We have yet to consider whether the refusal of a lesser included offense instruction in a state court prosecution for a noncapital offense is cognizable in a section 2254 habeas proceeding.1 We find the reasoning in Hill, 368 U.S. 424, 82 S. Ct. 468, 7 L. Ed. 2d 417, and its progeny, see, e.g., Bagby, 894 F.2d 792; Nichols, 710 F.2d 1267, the more persuasive.
On the one hand, the "theory underlying th[e] automatic bar to habeas review has not been well articulated," Trujillo, 815 F.2d at 602, and Hill itself suggests that a "due process like" analysis is appropriate for determining whether a claimed error is cognizable in federal habeas corpus proceedings, Hill, 368 U.S. at 428-29, 82 S. Ct. at 471-72; Trujillo, 815 F.2d at 603. On the other hand, we share the view of those courts which have concluded that the rule in Beck v. Alabama is founded in eighth amendment jurisprudence, rather than on due process concerns, see Bagby, 894 F.2d at 796; Nichols, 710 F.2d at 1270,2 and that extension of the Beck rule to noncapital cases would "transform the federal courts in the exercise of their habeas corpus jurisdiction from enforcers of specific constitutional rights to guarantors of the accuracy of state court determinations of guilt...." Id. at 1272.
A prudential restriction on federal habeas review in noncapital cases to instances where the failure to give a lesser included offense instruction threatens a fundamental miscarriage of justice accords with general due process standards, see, e.g., Lisenba v. California, 314 U.S. 219, 236, 62 S. Ct. 280, 289, 86 L. Ed. 166 (1941) (due process violated where lack of fundamental fairness prevents fair trial), and at the same time recognizes that the absence of such an instruction "in a noncapital case rarely, if ever, presents a constitutional question," Pitts v. Lockhart, 911 F.2d 109 (8th Cir. 1990). Similarly, this approach comports with our own view that even where an erroneous jury instruction raises a claim of constitutional magnitude, "review of [state] criminal proceedings is limited to those instances in which 'the ailing instruction by itself so infected the entire trial that the resulting conviction violates due process'." Grace v. Butterworth, 635 F.2d 1, 6 (1st Cir. 1980) (citation omitted). See also Rogers v. Carver, 833 F.2d 379 (1st Cir. 1987) (although reviewing court would look askance at instructions on direct review, the standard is "quite different" in federal habeas review of state court proceedings).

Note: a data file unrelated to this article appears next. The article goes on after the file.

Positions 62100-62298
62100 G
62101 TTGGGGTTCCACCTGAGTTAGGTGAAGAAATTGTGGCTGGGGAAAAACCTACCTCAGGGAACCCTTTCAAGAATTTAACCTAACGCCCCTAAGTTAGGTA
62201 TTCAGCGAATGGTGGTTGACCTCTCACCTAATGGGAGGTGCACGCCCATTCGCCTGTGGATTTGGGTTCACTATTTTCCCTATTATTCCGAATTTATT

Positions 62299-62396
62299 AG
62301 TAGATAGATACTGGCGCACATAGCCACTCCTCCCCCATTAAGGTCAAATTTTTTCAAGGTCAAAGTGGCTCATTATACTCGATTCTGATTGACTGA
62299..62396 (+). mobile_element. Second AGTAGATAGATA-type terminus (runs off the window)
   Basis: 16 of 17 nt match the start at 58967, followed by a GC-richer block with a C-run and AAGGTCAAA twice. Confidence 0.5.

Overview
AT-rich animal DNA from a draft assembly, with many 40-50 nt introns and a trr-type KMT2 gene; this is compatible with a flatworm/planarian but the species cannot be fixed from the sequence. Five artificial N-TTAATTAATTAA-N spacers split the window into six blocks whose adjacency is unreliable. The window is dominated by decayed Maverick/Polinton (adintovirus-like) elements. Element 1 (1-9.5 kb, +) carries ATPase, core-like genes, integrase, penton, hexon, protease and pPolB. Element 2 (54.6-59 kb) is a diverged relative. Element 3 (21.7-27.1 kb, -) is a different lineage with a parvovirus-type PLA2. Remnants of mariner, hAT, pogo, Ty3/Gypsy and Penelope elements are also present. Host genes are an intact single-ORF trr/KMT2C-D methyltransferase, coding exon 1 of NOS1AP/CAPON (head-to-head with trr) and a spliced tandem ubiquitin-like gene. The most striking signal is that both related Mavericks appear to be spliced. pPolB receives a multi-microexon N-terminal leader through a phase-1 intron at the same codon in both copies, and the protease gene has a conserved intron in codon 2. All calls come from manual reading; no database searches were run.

Even assuming, arguendo, that M.G.L. c. 94C Sec. 32E(b) (2) was not violated unless the defendant intended to distribute more than one hundred grams of cocaine, the refusal of a lesser included offense instruction did not result in a fundamental miscarriage of justice in these circumstances. Tata was found in immediate proximity to various tools of the narcotics trade, as well as more than one hundred grams of cocaine of such concentration and purity as to be unsuitable for personal consumption without further processing. More importantly, petitioner's defense at trial was not that he possessed the cocaine for personal use, but that he did not possess the cocaine at all. Under these circumstances it is not entirely clear that a sufficient evidentiary predicate for the requested instruction even existed. See United States v. Gibson, 726 F.2d 869, 874 (1st Cir.), cert. denied, 466 U.S. 960, 104 S. Ct. 2174, 80 L. Ed. 2d 557 (1984); see also Keeble v. United States, 412 U.S. 205, 208, 93 S. Ct. 1993, 1995, 36 L. Ed. 2d 844 (1973) (lesser included offense instruction warranted when reasonable view of evidence would permit jury to find defendant committed the lesser, but not the greater, offense). Tata's contention that some of the cocaine seized by the police was for his personal use seems difficult to reconcile with his trial defense that he never possessed the cocaine at all.
There was no fundamental miscarriage of justice. As no fundamental unfairness resulted from the refusal of the trial court to give a lesser included offense instruction, even under petitioner's interpretation of M.G.L. c. 94C Sec. 32E(b) (2), we need not consider petitioner's remaining contention that the interpretation given the statute by the Massachusetts Appeals Court violates the Due Process Clause of the United States Constitution.
The district court judgment dismissing the petition for a writ of habeas corpus is affirmed.
The Honorable Edward D. Re, Chief Judge of the United States Court of International Trade, sitting by designation
The question apparently remains open in the Second Circuit, see Rice v. Hoke, 846 F.2d 160, 165 (2d Cir. 1988), as well as the Fourth Circuit and the District of Columbia Circuit
"Apparently, it was the risk of an unwarranted conviction where the death penalty is imposed that the Court found intolerable [in Beck ]. That is because 'there is a significant constitutional difference between the death penalty and lesser punishments[.]' " Bagby, 894 F.2d at 796 (quoting Beck, 447 U.S. at 637, 100 S. Ct. at 2389, citing Gardner v. Florida, 430 U.S. 349, 357-58, 97 S. Ct. 1197, 1204, 51 L. Ed. 2d 393 (1977))